A Level Lecturers were allowed to pick, choose and refuse to put students forward for a mock or final exam, regardless of academic progress and results.

Exams were answered in essay format and not one line answers. For A-Levels, answers were marked based on quantity. They did word and line count. University lecturers didn’t do that.

However, my degree was heavily coursework based and essays were marked based on quality of answer. They were also written in essay format and not one line answers. Spelling, grammar and punctuation also contributed to your exam results.

Learning support provided specialist equipment, extra exam time, essay structuring and preparation, as well as exam scribes or lecture scribes.

I found referencing and bibliographies confusing at times, especially when writing my dissertation. In University, I had to use the Harvard Referencing System for essays and the Numeric Referencing System showing footnotes for my dissertation.

To make matters worse, referencing a book is different to referencing an e-book and the list goes on. Then I submitted my coursework through Turnitin, a plagiarism detector. If Turnitin processed your coursework and found 50% of it was copied from other sources and not written in your own words, then you automatically failed without the teacher marking it.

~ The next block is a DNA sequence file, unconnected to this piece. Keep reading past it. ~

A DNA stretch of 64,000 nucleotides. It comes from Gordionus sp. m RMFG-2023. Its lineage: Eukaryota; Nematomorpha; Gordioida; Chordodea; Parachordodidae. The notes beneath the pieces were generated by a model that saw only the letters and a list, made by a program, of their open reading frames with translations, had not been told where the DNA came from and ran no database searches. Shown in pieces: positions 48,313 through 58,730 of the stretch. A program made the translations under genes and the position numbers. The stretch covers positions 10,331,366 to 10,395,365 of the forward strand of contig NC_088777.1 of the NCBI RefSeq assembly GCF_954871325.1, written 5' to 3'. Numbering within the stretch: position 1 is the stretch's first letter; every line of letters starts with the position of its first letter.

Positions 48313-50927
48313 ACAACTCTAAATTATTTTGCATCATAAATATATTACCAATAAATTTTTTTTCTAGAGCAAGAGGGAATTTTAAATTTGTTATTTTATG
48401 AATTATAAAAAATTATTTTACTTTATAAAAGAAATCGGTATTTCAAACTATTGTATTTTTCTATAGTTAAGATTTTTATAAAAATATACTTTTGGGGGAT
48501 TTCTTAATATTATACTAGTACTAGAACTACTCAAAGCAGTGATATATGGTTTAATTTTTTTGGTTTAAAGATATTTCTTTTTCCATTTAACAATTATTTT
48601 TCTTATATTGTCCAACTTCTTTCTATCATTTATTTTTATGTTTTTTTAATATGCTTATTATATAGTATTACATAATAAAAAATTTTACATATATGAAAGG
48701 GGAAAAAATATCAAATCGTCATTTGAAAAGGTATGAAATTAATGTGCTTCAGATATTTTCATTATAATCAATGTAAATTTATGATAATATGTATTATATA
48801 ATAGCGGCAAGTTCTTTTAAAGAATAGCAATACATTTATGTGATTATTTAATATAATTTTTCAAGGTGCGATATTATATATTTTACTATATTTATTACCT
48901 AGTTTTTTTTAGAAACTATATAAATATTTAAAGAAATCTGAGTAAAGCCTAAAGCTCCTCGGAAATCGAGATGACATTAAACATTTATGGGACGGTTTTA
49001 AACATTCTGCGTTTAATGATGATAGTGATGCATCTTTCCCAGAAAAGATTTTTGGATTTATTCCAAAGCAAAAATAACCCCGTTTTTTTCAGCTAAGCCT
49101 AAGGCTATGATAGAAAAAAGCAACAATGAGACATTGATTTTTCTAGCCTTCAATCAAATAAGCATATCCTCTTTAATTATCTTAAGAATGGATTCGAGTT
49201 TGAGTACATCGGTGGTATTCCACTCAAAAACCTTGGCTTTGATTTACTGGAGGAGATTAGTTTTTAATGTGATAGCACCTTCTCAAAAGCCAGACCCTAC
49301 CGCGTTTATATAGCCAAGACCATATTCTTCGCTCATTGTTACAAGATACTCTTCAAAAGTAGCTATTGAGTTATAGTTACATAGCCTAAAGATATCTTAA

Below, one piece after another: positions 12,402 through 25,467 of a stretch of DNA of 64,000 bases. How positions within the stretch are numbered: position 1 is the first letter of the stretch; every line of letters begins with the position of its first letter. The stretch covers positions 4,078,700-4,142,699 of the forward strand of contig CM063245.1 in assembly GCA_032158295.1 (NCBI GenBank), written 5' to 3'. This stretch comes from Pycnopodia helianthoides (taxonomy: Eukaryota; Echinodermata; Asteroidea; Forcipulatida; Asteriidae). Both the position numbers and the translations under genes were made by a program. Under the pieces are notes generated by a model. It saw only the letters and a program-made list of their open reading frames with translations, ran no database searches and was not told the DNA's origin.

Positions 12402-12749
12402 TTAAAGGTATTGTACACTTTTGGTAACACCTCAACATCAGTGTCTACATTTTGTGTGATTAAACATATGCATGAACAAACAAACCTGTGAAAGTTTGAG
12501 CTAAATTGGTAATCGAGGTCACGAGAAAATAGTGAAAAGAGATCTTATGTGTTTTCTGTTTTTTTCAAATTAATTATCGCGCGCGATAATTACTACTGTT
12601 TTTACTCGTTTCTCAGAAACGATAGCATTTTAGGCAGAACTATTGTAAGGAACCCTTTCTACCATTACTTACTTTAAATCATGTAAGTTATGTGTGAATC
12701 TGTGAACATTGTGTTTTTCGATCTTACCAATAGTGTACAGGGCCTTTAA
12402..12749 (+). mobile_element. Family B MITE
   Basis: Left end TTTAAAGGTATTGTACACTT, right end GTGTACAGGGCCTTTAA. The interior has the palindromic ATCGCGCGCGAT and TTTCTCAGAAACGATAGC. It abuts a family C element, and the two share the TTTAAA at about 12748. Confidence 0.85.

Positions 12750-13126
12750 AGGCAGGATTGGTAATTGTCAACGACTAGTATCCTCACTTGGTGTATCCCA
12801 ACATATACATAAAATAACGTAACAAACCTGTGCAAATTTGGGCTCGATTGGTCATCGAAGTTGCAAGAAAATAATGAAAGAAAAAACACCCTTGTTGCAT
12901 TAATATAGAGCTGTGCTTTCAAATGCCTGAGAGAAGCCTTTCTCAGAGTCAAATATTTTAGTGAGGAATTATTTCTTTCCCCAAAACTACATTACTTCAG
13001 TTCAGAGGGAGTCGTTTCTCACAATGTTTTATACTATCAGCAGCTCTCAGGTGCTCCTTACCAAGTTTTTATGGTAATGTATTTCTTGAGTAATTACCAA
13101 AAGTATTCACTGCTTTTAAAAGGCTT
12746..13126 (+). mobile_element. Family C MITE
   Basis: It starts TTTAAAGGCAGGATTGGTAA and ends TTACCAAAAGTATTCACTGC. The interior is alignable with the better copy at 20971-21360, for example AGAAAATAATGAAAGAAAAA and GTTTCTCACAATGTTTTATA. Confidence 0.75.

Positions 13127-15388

Freshers Fair vs. Student Orientation

In the UK, the first couple of weeks of university are referred to as “freshers week” or “welcome week”. This is because the first-year students are fresh to the university. It’s a great time to make new friends, get started on your classes, join clubs and societies and find your way around your campus and local area. Most universities start freshers week around the end of September when the students arrive for the new academic year.